Saturday, January 8, 2011

Pride and Prejudice

Firstly I have to tell you all about something very exciting that happened this week. I'm very proud to say that this blog was featured on the "Little Steps" website as one of Asia's Top Mom Blogs! I started the blog when I was sleep deprived and feeling a little isolated and crazy, and spent my days wondering if anyone else had the same thoughts and feelings I did about motherhood and Hong Kong. The response has been amazing, and you've all helped me see that I'm not alone. It has started many interesting and valuable conversations, with old friends and new ones, and has evolved into more than I ever expected. So a big Thank You to everyone who has read or contributed in some way! Check out the plug for A Mummy in a Strange Land at

Now I want to follow on from my last post (And Baby Makes Four...?) a little bit. Last night we had dinner with friends and midway through the evening the husband of the pair (who doesn't read the blog) asked when we were having our next baby. The wife (who does read the blog) shrieked "you can't ask them that!!" I just laughed, and the conversation that followed got me thinking about the assumptions that we all make about each other. These lovely friends of ours have triplets, three beautiful, healthy boys. Most people would assume that an instant family of three is a blessing, and more than enough, but apparently they still get asked why they're not trying for a girl! People assume that when you're in a committed relationship, you must want to get married one day, and after you're married the assumption is made that you'll have children. We assume that once a couple has had one baby, they'll soon start thinking about a second, preferably one of the opposite sex to the first, so they'll have one of each. I don't know why it is that we have these preconceived notions about families and relationships but I know a number of couples who have been happily committed for years, and have no intention of getting married, nor any need to. One couple we know have been married as long as we have and don't plan to ever have children. They're quite content with each other and their dog. We also know more than one couple with only one child, and they like it that way. The children are also pretty happy with the arrangement too.

It does seem natural to assume that once a couple has had one child, they will want another one at some point. Apart from the dangers involved in making that assumption in the first place, there is also the potential for upset when asking "so when's the next one coming along?" if the couple have been trying for number two, without success. If you've fallen pregnant quite easily the first time round but have difficulty with the next one it can be incredibly frustrating and heartbreaking, and people asking you if you're pregnant or if you plan to be, doesn't help. For now, since I'm not actively trying, I don't mind so much, but I'm curious to see how long it takes before people stop asking: when they might start tiptoeing around the topic - just in case it's a delicate subject. When you think about it, it really is a delicate subject. When you ask someone if they're trying for a baby what you're really asking is "are you having loads of sex and hoping to get pregnant at the moment?" But because no one ever puts it that way, I guess that makes it ok to ask!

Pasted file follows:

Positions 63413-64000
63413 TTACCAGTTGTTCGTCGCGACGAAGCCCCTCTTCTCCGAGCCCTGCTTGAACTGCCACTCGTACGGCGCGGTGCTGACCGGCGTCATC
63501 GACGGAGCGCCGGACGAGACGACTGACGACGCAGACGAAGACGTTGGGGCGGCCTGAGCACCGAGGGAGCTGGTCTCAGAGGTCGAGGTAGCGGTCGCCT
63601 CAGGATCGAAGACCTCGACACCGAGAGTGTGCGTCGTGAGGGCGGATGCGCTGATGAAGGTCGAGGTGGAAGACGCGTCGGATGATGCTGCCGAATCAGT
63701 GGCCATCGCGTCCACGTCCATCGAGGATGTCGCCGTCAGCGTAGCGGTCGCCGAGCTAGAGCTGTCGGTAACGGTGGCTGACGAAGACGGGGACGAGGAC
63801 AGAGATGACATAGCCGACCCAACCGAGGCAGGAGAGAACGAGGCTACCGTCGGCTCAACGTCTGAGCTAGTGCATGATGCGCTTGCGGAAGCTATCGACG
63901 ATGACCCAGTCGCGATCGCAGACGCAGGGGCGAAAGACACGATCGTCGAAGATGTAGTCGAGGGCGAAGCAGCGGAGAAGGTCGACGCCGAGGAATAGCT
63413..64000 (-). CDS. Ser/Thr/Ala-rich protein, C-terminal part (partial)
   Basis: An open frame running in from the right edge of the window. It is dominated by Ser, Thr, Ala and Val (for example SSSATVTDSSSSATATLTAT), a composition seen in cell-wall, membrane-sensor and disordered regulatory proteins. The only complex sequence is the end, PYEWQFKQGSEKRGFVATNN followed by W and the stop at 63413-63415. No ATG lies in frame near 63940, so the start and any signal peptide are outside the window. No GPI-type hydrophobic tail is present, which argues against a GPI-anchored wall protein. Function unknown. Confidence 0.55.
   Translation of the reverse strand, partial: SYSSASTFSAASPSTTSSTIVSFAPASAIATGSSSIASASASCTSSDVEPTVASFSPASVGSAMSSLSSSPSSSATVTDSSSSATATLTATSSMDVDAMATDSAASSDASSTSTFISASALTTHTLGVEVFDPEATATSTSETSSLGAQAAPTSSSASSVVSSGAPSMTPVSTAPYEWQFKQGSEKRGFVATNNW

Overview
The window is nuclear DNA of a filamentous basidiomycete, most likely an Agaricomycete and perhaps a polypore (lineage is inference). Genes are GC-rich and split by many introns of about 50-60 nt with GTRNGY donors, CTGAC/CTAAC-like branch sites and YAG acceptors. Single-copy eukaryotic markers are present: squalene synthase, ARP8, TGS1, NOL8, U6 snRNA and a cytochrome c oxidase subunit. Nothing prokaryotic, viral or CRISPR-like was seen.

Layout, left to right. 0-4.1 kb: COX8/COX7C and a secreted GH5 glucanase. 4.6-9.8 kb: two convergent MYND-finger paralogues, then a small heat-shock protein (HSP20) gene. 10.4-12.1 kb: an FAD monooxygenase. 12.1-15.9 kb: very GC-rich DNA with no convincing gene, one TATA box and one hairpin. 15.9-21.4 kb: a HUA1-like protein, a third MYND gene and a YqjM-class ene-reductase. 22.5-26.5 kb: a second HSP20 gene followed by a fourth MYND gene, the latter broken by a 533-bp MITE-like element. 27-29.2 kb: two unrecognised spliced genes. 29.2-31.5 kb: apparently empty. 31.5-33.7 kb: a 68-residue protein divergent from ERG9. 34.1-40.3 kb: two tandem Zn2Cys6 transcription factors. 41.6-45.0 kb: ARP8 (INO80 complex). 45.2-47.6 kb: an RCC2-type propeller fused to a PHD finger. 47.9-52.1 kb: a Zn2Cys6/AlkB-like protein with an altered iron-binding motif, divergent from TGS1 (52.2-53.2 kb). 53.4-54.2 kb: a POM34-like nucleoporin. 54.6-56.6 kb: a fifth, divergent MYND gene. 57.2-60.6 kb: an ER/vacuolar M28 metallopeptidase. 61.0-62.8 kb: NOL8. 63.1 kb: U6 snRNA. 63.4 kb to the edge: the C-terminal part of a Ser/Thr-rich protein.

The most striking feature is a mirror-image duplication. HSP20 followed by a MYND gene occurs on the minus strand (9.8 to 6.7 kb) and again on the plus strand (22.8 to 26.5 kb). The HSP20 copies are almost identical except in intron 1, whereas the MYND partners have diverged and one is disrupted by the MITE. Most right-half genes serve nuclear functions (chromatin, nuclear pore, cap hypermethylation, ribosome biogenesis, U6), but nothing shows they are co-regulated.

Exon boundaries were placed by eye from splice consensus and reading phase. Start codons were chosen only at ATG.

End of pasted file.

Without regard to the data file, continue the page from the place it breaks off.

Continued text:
I think we make these assumptions because getting married and having babies is what people have done for hundreds of years, and when we're lucky enough to find joy and contentment with our marriages and babies, we find it hard to understand why anyone wouldn't want the same life. Hopefully as our ideas about what constitutes a relationship and a family change, so too will the assumptions we make about what makes people happy. Whether you believe in the standard nuclear family, or you're a diehard, child-free singleton, one assumption you should never make is that someone is already pregnant. Not drinking at a party or having a bit of a pot belly are not always signs that a woman will soon be hearing the pitter patter of little feet. It's quite possibly the biggest nosy parker crime you could commit (and is typically committed by men) but no one should ever ask "when are you due?" Unless you know with 100% certainty that a tummy is the result of a bun in the oven and not just a big lunch.

The boys and I are off to Bali for a week and I am so looking forward to it. There'll be a big fat post with lots of photos when I return, and hopefully loads of praise for my perfect little traveller!


  1. Have fun in Bali ! We were there in September and had an amazing time! Breakfast at La Lucciola was fantastic, they make the best granita's (and eggs benedict). Metis restaurant was also fab!!

    BTW - whilst we are only on number one (as in still baking), I felt the same way before we conceived - we had been married for quite a few years and people were always asking (expecting) that we would have kids straight away. Eventually they gave up asking, but when I turned 30 they somehow felt that it was their duty to remind me my clock was ticking...:) Now that I am pregnant, we have a little reprieve, but as you say, I don't think will last long after the baby is born... ah, the joys!

  2. I'm new to Hong Kong and have also just started up a blog so it is great to come across yours! I also got married last October so the "when is the baby coming?" question is well and truly being asked! Funnily enough I'm also off to Bali on Saturday for a week so will be good to see how your trip was when I get back! Bridget x